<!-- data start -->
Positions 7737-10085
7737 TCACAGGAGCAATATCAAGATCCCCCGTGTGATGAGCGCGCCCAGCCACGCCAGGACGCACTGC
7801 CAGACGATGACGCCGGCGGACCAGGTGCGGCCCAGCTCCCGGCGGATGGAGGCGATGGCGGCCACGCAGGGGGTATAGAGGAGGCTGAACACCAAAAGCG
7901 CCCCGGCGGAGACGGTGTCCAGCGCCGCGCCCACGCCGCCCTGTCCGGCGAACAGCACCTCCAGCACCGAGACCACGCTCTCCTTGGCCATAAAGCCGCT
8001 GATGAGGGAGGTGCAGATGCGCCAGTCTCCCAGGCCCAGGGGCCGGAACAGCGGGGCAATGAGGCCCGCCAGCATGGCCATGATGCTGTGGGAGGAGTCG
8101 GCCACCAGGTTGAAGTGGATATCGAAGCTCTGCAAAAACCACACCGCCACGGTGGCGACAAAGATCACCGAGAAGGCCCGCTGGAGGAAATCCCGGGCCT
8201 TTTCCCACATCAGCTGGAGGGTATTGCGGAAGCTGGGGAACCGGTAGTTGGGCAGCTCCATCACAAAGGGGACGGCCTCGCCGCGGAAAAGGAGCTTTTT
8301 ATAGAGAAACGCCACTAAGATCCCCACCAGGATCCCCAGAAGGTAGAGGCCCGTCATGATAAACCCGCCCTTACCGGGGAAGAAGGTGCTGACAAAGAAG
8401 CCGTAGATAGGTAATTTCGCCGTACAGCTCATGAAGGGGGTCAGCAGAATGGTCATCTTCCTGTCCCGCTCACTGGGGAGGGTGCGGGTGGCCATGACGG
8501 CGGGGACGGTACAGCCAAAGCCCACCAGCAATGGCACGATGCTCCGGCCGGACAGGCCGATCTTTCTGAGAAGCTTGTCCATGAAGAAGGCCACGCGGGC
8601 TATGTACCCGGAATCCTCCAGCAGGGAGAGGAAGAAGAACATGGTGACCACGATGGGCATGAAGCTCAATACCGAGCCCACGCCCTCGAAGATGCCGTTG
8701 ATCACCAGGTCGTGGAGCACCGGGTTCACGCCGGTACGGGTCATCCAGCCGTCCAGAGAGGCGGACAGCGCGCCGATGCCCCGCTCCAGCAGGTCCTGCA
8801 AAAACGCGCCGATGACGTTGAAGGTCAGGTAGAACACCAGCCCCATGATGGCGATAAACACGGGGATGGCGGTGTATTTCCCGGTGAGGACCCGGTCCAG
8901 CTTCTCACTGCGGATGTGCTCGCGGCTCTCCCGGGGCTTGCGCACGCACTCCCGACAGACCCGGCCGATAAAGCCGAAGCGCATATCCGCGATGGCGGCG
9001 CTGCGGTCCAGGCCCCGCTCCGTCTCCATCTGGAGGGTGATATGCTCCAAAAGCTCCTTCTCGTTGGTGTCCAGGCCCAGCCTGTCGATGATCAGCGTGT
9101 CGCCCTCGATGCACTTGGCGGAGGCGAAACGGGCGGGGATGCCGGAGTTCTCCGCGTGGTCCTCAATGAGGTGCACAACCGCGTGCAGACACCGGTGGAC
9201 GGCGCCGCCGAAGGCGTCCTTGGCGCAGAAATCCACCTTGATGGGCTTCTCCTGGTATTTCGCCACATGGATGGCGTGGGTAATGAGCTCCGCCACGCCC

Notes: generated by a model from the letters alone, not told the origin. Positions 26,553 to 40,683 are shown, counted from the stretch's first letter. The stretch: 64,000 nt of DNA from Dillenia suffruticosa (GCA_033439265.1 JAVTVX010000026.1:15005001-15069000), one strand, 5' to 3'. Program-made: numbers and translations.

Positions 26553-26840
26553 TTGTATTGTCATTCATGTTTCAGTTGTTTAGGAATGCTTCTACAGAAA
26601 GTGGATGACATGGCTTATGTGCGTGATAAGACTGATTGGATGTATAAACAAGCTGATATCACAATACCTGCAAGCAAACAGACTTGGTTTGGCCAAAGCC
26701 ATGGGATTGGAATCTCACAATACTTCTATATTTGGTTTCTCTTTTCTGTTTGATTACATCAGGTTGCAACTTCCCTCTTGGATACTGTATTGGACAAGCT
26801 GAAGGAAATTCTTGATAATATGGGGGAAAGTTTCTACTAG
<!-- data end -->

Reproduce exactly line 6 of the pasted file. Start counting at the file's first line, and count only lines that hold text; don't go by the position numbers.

8101 GCCACCAGGTTGAAGTGGATATCGAAGCTCTGCAAAAACCACACCGCCACGGTGGCGACAAAGATCACCGAGAAGGCCCGCTGGAGGAAATCCCGGGCCT